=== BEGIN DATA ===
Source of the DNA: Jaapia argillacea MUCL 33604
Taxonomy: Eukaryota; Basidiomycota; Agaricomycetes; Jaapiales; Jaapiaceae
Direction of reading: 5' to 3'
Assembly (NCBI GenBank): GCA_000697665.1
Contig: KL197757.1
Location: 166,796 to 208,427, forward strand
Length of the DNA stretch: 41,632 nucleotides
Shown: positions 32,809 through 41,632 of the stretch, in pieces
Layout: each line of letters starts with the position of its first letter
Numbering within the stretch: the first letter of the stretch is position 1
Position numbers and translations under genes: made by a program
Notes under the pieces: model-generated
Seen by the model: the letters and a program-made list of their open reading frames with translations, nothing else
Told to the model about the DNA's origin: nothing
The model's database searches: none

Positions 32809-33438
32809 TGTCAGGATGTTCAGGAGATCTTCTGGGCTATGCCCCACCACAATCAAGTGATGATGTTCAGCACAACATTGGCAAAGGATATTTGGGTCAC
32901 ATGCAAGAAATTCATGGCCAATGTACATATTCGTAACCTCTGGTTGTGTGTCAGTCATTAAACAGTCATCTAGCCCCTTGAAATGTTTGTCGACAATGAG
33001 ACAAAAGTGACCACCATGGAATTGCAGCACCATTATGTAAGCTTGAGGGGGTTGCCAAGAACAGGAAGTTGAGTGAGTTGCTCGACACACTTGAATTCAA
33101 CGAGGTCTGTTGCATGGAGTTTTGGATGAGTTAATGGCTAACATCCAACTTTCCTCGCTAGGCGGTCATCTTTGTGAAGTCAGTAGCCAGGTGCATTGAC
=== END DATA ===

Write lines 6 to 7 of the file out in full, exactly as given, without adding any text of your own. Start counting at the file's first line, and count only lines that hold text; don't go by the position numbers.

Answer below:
Location: 166,796 to 208,427, forward strand
Length of the DNA stretch: 41,632 nucleotides